Some have more dollars than sense, they say, so even companies that have no revenue, no profit, and a record of falling short, can easily find investors. And in their study titled Who Falls Prey to the Wolf of Wall Street?' Leuz et. al. found that it is 'quite common' for investors to lose money by buying into 'pump and dump' schemes.
In contrast to all that, I prefer to spend time on companies like Genie Energy (NYSE:GNE), which has not only revenues, but also profits. Now, I'm not saying that the stock is necessarily undervalued today; but I can't shake an appreciation for the profitability of the business itself. While a well funded company may sustain losses for years, unless its owners have an endless appetite for subsidizing the customer, it will need to generate a profit eventually, or else breathe its last breath.
How Fast Is Genie Energy Growing?
As one of my mentors once told me, share price follows earnings per share (EPS). Therefore, there are plenty of investors who like to buy shares in companies that are growing EPS. It certainly is nice to see that Genie Energy has managed to grow EPS by 25% per year over three years. As a general rule, we'd say that if a company can keep up that sort of growth, shareholders will be smiling.
One way to double-check a company's growth is to look at how its revenue, and earnings before interest and tax (EBIT) margins are changing. I note that, last year, Genie Energy's revenue from operations was lower than its revenue, so that could distort my analysis of its margins. This approach makes Genie Energy look pretty good, on balance; although revenue is flattish, EBIT margins improved from 2.4% to 21% in the last year. That's something to smile about.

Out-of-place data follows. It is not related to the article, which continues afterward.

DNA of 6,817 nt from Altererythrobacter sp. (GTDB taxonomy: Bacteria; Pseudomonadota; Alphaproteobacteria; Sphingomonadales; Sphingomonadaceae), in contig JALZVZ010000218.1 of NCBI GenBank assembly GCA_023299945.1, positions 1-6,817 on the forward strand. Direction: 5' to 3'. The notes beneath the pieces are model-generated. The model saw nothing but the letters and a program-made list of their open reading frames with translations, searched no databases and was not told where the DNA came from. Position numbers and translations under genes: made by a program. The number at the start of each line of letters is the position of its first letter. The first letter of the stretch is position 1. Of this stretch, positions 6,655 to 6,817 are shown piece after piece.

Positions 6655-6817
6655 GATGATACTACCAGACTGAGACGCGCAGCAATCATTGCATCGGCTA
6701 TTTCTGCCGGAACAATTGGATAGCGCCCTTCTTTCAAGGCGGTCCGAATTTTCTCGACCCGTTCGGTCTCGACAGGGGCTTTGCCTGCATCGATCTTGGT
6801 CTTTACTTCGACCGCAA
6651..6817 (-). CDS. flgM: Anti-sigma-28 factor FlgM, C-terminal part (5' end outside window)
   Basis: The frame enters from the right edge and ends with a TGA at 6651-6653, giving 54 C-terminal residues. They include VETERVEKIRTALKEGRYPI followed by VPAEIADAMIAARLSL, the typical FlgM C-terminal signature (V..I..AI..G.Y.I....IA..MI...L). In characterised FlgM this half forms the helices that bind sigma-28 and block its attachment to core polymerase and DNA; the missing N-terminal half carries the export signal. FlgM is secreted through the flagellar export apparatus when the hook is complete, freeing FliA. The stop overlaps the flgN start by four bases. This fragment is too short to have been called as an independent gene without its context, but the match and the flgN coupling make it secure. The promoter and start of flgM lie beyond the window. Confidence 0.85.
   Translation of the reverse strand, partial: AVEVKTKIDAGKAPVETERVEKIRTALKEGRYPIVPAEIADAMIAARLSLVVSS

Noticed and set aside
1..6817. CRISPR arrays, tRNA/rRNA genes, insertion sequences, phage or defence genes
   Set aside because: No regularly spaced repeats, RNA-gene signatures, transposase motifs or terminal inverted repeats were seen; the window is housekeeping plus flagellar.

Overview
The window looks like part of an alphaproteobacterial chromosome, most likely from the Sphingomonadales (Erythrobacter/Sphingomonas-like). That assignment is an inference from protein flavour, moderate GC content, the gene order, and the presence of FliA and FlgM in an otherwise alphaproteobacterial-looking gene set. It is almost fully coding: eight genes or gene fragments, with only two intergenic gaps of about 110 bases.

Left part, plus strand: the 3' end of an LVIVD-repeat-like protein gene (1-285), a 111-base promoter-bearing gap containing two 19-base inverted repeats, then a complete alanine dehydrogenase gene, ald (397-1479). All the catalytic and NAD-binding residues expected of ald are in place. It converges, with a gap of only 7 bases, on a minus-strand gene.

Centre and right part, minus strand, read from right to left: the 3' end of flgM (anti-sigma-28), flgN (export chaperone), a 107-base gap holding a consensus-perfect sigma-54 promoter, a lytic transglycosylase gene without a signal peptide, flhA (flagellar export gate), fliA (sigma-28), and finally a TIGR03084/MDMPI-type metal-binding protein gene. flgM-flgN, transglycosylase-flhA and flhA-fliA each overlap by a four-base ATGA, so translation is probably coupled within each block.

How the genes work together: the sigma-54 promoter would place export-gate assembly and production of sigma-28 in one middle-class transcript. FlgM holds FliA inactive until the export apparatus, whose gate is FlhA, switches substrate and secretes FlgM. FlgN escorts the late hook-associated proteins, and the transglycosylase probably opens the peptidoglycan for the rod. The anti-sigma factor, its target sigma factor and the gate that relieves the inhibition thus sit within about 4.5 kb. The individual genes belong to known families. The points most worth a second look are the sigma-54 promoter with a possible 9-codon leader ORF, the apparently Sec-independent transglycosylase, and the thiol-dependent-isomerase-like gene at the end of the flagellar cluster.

You can take a look at the company's revenue and earnings growth trend, in the chart below. Click on the chart to see the exact numbers.
Genie Energy isn't a huge company, given its market capitalization of US$220m. That makes it extra important to check on its balance sheet strength.
Are Genie Energy Insiders Aligned With All Shareholders?
I like company leaders to have some skin in the game, so to speak, because it increases alignment of incentives between the people running the business, and its true owners. As a result, I'm encouraged by the fact that insiders own Genie Energy shares worth a considerable sum. To be specific, they have US$25m worth of shares. That's a lot of money, and no small incentive to work hard. That amounts to 11% of the company, demonstrating a degree of high-level alignment with shareholders.
It's good to see that insiders are invested in the company, but are remuneration levels reasonable? Well, based on the CEO pay, I'd say they are indeed. For companies with market capitalizations between US$100m and US$400m, like Genie Energy, the median CEO pay is around US$1.7m.
Genie Energy offered total compensation worth US$919k to its CEO in the year to . That seems pretty reasonable, especially given its below the median for similar sized companies. While the level of CEO compensation isn't a huge factor in my view of the company, modest remuneration is a positive, because it suggests that the board keeps shareholder interests in mind. It can also be a sign of good governance, more generally.
Does Genie Energy Deserve A Spot On Your Watchlist?
You can't deny that Genie Energy has grown its earnings per share at a very impressive rate. That's attractive. If that's not enough, consider also that the CEO pay is quite reasonable, and insiders are well-invested alongside other shareholders. This may only be a fast rundown, but the takeaway for me is that Genie Energy is worth keeping an eye on. However, before you get too excited we've discovered 3 warning signs for Genie Energy that you should be aware of.
Of course, you can do well (sometimes) buying stocks that are not growing earnings and do not have insiders buying shares. But as a growth investor I always like to check out companies that do have those features. You can access a free list of them here.
Please note the insider transactions discussed in this article refer to reportable transactions in the relevant jurisdiction.
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